Taking care of your feet

If there is one thing that this injury has taught me, aside from “warm up. I mean it!” is that I should take care of my feet better. And this “taking care” of feet does not imply just the inside or the outside, but both.

People with diabetes, or that know diabetics will be familiar with the almost obsessive care that goes to their feet; as dancers, feet are what support us and allow us to move, and we should be equally obsessive. And a similar regime is not a bad idea either.

Start by having a good pedi, if you can afford it, or go to a podiatrist (or both). Most technicians and professionals will be happy to answer any questions you have that are particular to your own feet, and what sort of thing you can do to keep them in good condition: care routines, products, etc. There’s a lot of things you can do, so here are some tips, in no particular order:

  • start with a good warm soak; if you have one of those foot spas, they’re great, but otherwise a nice bath also does the trick.
  • hard, dry skin? I normally file down any hardened area using a PediEgg (mostly the rough file, not the metal shaver side), then a good layer of hydrating cream. If your feet have been very dry, a good trick is to put on the cream and then some woollen socks to sleep, do that often enough and your skin should start recovering in no time.
  • cracks? they can be very painful, but there are several good Heel Balms; don’t be afraid of using one, although you might need to file down the area a bit if you have really hard skin; just keep in mind that Heel Balms can sting quite a bit if you put them onto a fresh crack; always follow instructions
  • keep your cuticles happy, and use some oil on them, like CND’s Solar Oil; this should also keep your nails hydrated and prevent breakage and dryness
  • get one of those 4-in-one nail buffers and some hoof sticks; make sure your cuticles are out of the way, then use the buffers as instructed to keep the nails even and shiny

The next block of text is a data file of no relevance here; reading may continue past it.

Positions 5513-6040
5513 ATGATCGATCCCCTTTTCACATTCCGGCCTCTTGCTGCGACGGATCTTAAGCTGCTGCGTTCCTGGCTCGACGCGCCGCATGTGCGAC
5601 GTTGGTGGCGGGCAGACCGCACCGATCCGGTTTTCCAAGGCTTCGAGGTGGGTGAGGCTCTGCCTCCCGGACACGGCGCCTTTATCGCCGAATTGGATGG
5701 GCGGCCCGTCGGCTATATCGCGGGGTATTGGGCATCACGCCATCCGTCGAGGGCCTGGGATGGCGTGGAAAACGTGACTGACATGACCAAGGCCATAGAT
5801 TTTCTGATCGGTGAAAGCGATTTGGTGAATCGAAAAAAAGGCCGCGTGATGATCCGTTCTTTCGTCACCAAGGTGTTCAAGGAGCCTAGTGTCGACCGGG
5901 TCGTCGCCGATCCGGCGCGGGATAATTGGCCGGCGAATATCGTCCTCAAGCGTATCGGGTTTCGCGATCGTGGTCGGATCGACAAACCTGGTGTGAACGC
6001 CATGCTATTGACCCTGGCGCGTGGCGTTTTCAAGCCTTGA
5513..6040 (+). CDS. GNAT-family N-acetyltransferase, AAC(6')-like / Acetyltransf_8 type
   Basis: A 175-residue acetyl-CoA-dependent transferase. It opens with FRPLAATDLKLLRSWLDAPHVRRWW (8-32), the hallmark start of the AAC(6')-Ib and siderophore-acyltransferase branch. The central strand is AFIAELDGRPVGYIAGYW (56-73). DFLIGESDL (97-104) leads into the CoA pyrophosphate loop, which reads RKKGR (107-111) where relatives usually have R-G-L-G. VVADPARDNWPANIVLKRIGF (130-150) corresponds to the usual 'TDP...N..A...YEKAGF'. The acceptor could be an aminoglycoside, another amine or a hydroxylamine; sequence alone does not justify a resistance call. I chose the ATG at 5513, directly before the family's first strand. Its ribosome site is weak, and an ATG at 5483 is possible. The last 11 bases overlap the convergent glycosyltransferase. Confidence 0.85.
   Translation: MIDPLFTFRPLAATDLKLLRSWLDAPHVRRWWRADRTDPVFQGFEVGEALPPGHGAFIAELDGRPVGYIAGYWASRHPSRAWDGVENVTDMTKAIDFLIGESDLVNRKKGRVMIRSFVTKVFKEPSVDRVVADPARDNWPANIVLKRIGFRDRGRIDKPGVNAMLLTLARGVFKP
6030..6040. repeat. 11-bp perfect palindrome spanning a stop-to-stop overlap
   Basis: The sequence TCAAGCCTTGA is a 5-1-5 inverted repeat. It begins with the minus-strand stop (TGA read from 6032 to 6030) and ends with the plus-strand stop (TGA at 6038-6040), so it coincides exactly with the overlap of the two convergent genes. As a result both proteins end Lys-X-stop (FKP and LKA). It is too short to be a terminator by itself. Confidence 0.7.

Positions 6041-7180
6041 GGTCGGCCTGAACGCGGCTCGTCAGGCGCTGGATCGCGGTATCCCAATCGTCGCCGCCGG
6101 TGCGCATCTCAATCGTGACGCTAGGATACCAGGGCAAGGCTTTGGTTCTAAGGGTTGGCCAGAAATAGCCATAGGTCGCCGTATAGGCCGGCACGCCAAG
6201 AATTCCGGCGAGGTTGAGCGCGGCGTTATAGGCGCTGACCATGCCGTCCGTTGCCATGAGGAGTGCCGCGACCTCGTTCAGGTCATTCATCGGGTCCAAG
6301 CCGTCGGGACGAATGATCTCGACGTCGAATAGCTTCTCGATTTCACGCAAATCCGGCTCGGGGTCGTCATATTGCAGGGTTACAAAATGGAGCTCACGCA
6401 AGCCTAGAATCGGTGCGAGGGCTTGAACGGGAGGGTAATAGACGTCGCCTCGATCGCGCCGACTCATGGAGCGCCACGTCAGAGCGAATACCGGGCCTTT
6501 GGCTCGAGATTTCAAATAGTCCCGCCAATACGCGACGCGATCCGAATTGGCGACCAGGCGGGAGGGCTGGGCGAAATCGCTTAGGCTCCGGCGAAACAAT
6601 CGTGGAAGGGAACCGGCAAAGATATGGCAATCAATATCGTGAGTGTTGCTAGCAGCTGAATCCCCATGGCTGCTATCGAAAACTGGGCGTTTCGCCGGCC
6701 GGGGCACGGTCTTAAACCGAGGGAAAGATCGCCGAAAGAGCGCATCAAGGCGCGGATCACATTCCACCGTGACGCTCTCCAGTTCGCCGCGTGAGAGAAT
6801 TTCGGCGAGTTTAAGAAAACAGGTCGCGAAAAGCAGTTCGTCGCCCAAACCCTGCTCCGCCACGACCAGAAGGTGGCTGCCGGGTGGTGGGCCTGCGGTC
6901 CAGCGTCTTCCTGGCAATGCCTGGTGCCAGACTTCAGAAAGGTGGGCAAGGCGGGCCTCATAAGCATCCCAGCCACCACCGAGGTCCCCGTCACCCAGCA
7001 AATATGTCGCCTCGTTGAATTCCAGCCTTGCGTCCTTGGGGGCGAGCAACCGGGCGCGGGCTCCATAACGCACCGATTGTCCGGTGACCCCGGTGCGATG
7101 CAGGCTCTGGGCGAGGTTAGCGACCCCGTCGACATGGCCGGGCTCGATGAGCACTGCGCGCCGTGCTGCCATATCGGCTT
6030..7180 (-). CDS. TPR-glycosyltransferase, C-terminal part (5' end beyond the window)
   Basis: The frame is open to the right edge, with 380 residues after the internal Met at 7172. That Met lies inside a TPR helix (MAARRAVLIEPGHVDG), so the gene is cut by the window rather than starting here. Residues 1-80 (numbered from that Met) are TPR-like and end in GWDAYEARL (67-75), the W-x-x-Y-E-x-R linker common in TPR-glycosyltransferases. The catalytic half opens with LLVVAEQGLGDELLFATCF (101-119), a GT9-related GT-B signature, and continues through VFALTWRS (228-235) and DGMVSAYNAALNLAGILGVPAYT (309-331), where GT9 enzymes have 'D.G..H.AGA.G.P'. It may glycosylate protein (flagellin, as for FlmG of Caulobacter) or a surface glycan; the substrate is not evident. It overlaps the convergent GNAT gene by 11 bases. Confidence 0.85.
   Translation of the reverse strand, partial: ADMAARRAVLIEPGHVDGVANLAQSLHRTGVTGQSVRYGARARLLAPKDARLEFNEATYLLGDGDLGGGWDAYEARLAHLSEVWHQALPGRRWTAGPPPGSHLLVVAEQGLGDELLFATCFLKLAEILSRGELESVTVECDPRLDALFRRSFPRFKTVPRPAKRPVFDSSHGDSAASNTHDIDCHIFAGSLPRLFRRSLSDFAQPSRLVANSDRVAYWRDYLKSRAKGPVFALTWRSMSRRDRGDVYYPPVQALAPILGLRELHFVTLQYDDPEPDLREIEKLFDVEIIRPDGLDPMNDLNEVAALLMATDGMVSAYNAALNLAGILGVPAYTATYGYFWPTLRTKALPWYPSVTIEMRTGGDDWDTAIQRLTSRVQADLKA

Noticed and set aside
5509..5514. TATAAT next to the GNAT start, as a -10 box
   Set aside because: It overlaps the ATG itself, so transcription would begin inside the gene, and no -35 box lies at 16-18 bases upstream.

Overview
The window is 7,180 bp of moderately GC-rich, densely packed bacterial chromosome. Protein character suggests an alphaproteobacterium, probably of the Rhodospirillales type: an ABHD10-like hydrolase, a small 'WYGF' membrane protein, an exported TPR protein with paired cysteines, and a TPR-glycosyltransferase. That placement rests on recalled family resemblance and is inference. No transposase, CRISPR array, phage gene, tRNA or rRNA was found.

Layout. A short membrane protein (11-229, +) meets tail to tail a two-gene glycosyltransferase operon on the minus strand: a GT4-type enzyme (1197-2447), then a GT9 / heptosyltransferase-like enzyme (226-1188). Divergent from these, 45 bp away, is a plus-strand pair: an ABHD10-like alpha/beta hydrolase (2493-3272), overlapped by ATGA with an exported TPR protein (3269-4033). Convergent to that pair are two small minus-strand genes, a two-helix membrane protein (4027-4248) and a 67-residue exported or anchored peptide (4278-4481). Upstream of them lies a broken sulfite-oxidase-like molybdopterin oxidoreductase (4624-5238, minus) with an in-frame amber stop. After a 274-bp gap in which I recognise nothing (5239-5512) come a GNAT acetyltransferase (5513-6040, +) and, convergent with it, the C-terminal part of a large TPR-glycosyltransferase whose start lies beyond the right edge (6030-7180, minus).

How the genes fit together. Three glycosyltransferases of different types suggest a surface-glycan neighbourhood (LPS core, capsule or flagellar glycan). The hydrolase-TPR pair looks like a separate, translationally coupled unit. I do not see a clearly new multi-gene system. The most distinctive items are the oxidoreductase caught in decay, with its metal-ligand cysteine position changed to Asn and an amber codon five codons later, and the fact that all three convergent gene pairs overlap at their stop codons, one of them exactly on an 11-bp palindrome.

• if you’re painting your toenails, make sure you use a good base suitable to your nail type and situation: ridge filler if you’ve got ridges that didn’t go away with the buffing, nourishing if they’re peeling or breaking, hydrating if they’re too dry, etc
  • always finish your colour with a top coat to prevent chipping

So that’s for the outside. What about the inside? You start by making sure you warn up and stretch properly; this means not just your upper body, arms and legs, but your calves, ankles, and toes; use circles, stretches, point and back, come up on relevé and control the way down, lather, rinse, repeat. Calf lifts, calf stretches are your friends too. If you are going to work on relevé a lot, it’s even more important that you do this, both to condition the muscles but also to gain strength and balance, and to warm them up.

If the cold usually causes cramps on your legs, don’t be afraid of wearing leg warmers or heel-less, toe-less socks. You can make your own by cutting them off long socks… you might look like an 80’s escapee, but better warm than in pain! Right now I’m wearing woollen socks and leg warmers on the way in and out of class, but thankfully the dance studio is warm so I can dance barefoot.

Finally, a fellow dancer and chiropractor has made a video with advice on other exercises you can do. The video does contain advertisement for her services (I don’t get a dime for recommending her, in fact I am NOT recommending her as I haven’t used her services personally) but it also has some good and common sense advice on things you can do to keep your feet happy and healthy, exercise arches, toes, soles, grip, etc.

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